Researchers at University College London based their study on data from hundreds of international scientists, crunching 2.38 million records for more than 39,000 species at more than 18,000 sites in the world.

They sought to estimate how biodiversity has changed over time, particularly since humans arrived and built on land.

Areas most affected included grasslands, savannas and shrublands, followed by many of the world's forests and woodlands, said the report.

Using a reference known as the Biodiversity Intactness Index (BII), which captures changes in species abundance, researchers said a safe limit of change is generally considered about a 10 percent reduction in BII.

In other words, "species abundance within a given habitat is 90 percent of its original value in the absence of human land use," said the report.

The study showed that global biodiversity has fallen below that threshold, to 84.6 percent.

"This is the first time we've quantified the effect of habitat loss on biodiversity globally in such detail and we've found that across most of the world biodiversity loss is no longer within the safe limit suggested by ecologists," said lead researcher Tim Newbold of UCL.

"In many parts of the world, we are approaching a situation where human intervention might be needed to sustain ecosystem function."

The biggest changes have been happening in the most heavily populated areas, raising concern about the potential impact on human health as well.

"It's worrying that land use has already pushed biodiversity below the level proposed as a safe limit," said co-author Andy Purvis of the Natural History Museum, London.

"Decision-makers worry a lot about economic recessions, but an ecological recession could have even worse consequences -- and the biodiversity damage we've had means we're at risk of that happening," he added.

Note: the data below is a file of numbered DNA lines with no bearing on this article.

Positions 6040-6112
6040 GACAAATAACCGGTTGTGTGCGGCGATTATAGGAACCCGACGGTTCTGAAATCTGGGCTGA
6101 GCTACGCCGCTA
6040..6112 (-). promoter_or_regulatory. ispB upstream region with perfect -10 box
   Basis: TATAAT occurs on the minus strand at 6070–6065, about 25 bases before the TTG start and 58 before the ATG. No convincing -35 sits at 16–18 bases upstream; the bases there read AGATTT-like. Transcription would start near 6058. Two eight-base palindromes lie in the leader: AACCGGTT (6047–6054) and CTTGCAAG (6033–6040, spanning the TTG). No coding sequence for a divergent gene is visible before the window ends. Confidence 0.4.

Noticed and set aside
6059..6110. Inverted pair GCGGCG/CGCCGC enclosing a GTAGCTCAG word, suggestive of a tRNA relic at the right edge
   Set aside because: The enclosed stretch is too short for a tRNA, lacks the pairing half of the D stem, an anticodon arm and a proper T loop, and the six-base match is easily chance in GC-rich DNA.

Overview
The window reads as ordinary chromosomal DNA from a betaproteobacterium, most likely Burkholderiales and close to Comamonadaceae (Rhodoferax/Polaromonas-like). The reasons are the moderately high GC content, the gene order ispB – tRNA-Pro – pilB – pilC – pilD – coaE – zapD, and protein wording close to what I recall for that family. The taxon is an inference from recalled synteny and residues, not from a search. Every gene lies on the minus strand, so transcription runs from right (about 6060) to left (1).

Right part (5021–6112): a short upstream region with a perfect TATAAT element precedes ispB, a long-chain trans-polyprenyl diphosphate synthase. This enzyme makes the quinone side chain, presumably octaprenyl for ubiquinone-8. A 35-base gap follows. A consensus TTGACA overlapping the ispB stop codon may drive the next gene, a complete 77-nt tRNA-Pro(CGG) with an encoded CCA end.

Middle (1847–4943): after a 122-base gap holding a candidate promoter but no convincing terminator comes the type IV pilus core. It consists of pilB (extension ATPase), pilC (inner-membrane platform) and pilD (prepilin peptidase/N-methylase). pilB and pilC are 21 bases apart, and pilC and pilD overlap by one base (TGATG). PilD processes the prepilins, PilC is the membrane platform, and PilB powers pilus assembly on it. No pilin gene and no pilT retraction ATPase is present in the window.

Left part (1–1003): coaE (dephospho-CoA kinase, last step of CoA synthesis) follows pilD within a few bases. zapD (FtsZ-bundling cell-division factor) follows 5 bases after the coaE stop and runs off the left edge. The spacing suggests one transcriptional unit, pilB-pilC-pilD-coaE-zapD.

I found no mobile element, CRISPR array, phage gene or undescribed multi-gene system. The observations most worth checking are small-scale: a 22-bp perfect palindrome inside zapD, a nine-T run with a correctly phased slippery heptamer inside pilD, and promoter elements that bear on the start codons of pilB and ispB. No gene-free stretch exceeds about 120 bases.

"Until and unless we can bring biodiversity back up, we're playing ecological roulette."

Why You Should Fear an “Ecological Recession”
Justin WorlandTime 15 Jul 16;

More than half of the world may be experiencing a dangerous loss in biodiversity

Human efforts to slow biodiversity loss are falling short across the globe, which could in turn harm future human development and wellbeing, according to new research.

Researchers behind study, published in the journal Science, found that human-caused pressures like land use change—the destruction of natural habitats often for timber, agriculture or residential developments—have cause biodiversity to fall to unsustainable levels more than half of the world’s surface. On average, human activity has driven away 15% of species that would have been present otherwise in locations across the globe, according to the study.

“Decision-makers worry a lot about economic recessions,” said author Andy Purvis, a professor at the Natural History Museum in London in a press release. “But an ecological recession could have even worse consequences—and the biodiversity damage we’ve had means we’re at risk of that happening.”

Determining exactly what level of biodiversity loss can be sustained without damaging human wellbeing is a difficult challenge. Previous research has suggested that a decline of more than 10% in the number of species in a certain area could be a dangerous threshold, but even that study notes that the figure is far from certain.

Healthy biodiversity plays a crucial role in a number of functions that support human life, including pollination and pest control, both of which support agriculture. Other vulnerable species—like some types of trees and plants—suck up carbon dioxide that would otherwise contribute to climate change.

“It is a tricky problem to say how much biodiversity loss is too much,” says Tom Oliver, an associate professor in landscape ecology, in an opinion piece accompanying the study. “However, we can be certain that inaction commits us to a future with substantial costs to human well-being.”

Researchers looked at nearly 2.2 million records on 39,000 species around the globe, making the study the most detailed work evaluating how land change affects biodiversity. Locations inhabited by humans tend to be the most vulnerable to declines in biodiversity, according to the study.

A number of initiatives are underway to address biodiversity loss, including the 1993 Convention on Biological Diversity, an international treaty that establishes a framework for dealing with the issue. But, with biodiversity showing no signs of slowing—and other phenomena like climate change worsening the problem—change may not come soon enough.